Documenting Scripts

Click makes it very easy to document your command line tools. First of all, it automatically generates help pages for you. While these are currently not customizable in terms of their layout, all of the text can be changed.

Help Texts

Commands and options accept help arguments. In the case of commands, the docstring of the function is automatically used if provided.

Simple example:

@click.command()
@click.option('--count', default=1, help='number of greetings')
@click.argument('name')
def hello(count, name):
    """This script prints hello NAME COUNT times."""
    for x in range(count):
        click.echo('Hello %s!' % name)

And what it looks like:

$ hello --help
Usage: hello [OPTIONS] NAME

  This script prints hello NAME COUNT times.

Options:
  --count INTEGER  number of greetings
  --help           Show this message and exit.

Arguments cannot be documented this way. This is to follow the general convention of Unix tools of using arguments for only the most necessary things and to document them in the introduction text by referring to them by name.

Preventing Rewrapping

The default behavior of Click is to rewrap text based on the width of the terminal. In some circumstances, this can become a problem. The main issue is when showing code examples, where newlines are significant.

Rewrapping can be disabled on a per-paragraph basis by adding a line with solely the \b escape marker in it. This line will be removed from the help text and rewrapping will be disabled.

Example:

@click.command()
def cli():
    """First paragraph.

    This is a very long second paragraph and as you
    can see wrapped very early in the source text
    but will be rewrapped to the terminal width in
    the final output.

    \b
    This is
    a paragraph
    without rewrapping.

    And this is a paragraph
    that will be rewrapped again.
    """

And what it looks like:

$ cli --help
Usage: cli [OPTIONS]

  First paragraph.

  This is a very long second paragraph and as you can see wrapped very early
  in the source text but will be rewrapped to the terminal width in the final
  output.

  This is
  a paragraph
  without rewrapping.

  And this is a paragraph that will be rewrapped again.

Options:
  --help  Show this message and exit.

Meta Variables

Options and parameters accept a metavar argument that can change the meta variable in the help page. The default version is the parameter name in uppercase with underscores, but can be annotated differently if desired. This can be customized at all levels:

@click.command(options_metavar='<options>')
@click.option('--count', default=1, help='number of greetings',
              metavar='<int>')
@click.argument('name', metavar='<name>')
def hello(count, name):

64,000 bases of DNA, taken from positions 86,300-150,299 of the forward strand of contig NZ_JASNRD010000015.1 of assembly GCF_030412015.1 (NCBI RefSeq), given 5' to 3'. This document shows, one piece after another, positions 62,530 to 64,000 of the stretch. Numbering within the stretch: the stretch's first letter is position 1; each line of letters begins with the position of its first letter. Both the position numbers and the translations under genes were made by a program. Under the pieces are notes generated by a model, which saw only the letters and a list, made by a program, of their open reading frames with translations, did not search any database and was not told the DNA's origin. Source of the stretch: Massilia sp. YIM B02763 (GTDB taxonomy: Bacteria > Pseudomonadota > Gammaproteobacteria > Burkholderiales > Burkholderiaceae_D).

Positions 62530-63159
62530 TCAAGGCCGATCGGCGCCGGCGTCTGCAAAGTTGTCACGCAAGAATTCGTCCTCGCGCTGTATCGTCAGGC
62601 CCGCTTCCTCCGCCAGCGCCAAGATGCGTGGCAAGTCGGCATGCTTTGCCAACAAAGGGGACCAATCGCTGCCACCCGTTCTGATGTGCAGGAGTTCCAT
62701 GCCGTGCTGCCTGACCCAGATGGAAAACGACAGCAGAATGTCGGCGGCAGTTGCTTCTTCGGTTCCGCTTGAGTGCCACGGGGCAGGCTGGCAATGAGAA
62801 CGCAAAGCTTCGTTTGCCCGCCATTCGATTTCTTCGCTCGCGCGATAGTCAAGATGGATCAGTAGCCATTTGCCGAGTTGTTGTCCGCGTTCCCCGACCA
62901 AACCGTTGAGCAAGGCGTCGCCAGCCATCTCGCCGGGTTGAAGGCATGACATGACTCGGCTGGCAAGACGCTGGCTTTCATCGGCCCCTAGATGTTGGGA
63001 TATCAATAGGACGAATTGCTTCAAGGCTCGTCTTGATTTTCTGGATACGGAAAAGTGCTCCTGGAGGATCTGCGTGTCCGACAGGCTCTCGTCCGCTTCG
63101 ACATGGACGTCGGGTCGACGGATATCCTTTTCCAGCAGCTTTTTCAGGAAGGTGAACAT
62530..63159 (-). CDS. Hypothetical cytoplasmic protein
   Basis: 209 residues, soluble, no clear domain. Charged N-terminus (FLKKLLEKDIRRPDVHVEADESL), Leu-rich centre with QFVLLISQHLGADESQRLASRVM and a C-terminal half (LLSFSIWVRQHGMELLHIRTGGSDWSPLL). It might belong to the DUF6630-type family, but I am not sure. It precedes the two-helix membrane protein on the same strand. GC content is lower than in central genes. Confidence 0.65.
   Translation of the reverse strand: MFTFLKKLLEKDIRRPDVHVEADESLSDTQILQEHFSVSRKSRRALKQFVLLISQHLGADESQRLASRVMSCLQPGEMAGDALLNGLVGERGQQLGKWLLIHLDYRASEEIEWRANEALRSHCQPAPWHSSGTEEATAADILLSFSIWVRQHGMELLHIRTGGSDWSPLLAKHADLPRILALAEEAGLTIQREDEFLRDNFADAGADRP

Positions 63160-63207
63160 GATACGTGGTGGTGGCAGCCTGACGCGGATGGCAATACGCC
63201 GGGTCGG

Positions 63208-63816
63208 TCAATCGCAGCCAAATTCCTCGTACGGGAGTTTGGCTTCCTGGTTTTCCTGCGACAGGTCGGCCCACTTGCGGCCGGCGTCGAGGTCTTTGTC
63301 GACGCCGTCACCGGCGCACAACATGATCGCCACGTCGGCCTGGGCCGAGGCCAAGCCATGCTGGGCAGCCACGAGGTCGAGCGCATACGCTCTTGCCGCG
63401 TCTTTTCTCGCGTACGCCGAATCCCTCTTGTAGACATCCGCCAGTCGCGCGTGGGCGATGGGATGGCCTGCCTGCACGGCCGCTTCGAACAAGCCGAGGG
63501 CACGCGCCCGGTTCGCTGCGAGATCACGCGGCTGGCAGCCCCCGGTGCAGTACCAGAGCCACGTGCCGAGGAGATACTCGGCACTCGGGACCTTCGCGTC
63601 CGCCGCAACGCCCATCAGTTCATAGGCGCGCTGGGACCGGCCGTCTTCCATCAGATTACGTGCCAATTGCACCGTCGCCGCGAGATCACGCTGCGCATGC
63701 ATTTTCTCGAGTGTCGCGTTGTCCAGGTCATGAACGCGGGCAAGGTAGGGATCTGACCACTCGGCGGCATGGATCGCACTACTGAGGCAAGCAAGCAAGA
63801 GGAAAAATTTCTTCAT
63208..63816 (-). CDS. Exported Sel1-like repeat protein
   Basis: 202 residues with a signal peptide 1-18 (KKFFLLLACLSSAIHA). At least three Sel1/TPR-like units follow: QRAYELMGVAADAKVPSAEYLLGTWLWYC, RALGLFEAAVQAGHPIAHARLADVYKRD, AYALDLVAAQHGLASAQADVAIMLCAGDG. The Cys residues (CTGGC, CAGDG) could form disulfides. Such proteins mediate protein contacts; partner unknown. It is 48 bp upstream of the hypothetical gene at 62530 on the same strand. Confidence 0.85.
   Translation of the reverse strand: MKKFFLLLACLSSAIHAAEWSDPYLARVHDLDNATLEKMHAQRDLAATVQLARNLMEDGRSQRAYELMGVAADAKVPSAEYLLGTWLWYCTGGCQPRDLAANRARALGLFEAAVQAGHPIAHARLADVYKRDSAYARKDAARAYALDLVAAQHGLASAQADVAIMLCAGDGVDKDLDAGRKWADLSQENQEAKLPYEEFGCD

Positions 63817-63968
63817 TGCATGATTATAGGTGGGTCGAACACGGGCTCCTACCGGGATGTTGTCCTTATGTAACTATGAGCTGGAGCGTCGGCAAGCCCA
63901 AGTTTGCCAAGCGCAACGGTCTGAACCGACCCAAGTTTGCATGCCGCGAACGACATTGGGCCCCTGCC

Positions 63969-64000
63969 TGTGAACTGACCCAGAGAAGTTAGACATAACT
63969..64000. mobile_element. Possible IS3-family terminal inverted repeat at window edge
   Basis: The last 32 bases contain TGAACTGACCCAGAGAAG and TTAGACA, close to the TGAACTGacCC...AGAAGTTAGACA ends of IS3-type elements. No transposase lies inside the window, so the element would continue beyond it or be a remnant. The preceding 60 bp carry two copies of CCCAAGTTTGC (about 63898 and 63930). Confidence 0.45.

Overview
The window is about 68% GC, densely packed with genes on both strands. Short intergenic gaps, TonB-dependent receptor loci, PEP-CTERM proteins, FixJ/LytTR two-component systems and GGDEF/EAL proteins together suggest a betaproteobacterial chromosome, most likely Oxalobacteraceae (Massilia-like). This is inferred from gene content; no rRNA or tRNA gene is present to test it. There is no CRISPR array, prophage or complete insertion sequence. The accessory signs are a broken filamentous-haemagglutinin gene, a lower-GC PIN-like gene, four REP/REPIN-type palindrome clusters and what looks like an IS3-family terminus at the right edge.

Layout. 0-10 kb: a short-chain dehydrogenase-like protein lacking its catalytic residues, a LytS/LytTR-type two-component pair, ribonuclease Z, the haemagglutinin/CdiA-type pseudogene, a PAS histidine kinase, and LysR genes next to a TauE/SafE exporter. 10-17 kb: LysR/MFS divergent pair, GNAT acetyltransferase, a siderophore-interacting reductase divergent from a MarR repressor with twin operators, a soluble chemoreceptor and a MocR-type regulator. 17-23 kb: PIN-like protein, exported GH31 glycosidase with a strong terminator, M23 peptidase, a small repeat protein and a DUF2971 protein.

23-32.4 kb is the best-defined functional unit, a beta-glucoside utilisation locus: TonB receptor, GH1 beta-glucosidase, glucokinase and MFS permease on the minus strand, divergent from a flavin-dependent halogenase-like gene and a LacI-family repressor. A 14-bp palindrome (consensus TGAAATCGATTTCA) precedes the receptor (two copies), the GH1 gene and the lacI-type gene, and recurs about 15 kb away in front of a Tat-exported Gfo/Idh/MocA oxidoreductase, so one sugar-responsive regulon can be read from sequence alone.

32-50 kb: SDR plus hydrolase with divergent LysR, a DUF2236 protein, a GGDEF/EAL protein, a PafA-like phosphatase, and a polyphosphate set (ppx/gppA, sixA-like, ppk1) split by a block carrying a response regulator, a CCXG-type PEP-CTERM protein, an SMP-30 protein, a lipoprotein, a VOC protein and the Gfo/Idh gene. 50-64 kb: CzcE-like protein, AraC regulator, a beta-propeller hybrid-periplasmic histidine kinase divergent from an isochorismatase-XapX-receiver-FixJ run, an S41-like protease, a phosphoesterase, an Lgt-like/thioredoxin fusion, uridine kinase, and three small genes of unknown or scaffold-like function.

"""This script prints hello <name> <int> times."""
    for x in range(count):
        click.echo('Hello %s!' % name)

Example:

$ hello --help
Usage: hello <options> <name>

  This script prints hello <name> <int> times.

Options:
  --count <int>  number of greetings
  --help         Show this message and exit.

Command Short Help

For commands, a short help snippet is generated. By default, it’s the first sentence of the help message of the command, unless it’s too long. This can also be overridden:

@click.group()
def cli():
    """A simple command line tool."""

@cli.command('init', short_help='init the repo')
def init():
    """Initializes the repository."""

@cli.command('delete', short_help='delete the repo')
def delete():
    """Deletes the repository."""

And what it looks like:

$ repo.py
Usage: repo.py [OPTIONS] COMMAND [ARGS]...

  A simple command line tool.

Options:
  --help  Show this message and exit.

Commands:
  delete  delete the repo
  init    init the repo

Help Parameter Customization

New in version 2.0.

The help parameter is implemented in Click in a very special manner. Unlike regular parameters it’s automatically added by Click for any command and it performs automatic conflict resolution. By default it’s called --help, but this can be changed. If a command itself implements a parameter with the same name, the default help parameter stops accepting it. There is a context setting that can be used to override the names of the help parameters called help_option_names.

This example changes the default parameters to -h and --help instead of just --help:

CONTEXT_SETTINGS = dict(help_option_names=['-h', '--help'])

@click.command(context_settings=CONTEXT_SETTINGS)
def cli():
    pass

And what it looks like:

$ cli -h
Usage: cli [OPTIONS]

Options:
  -h, --help  Show this message and exit.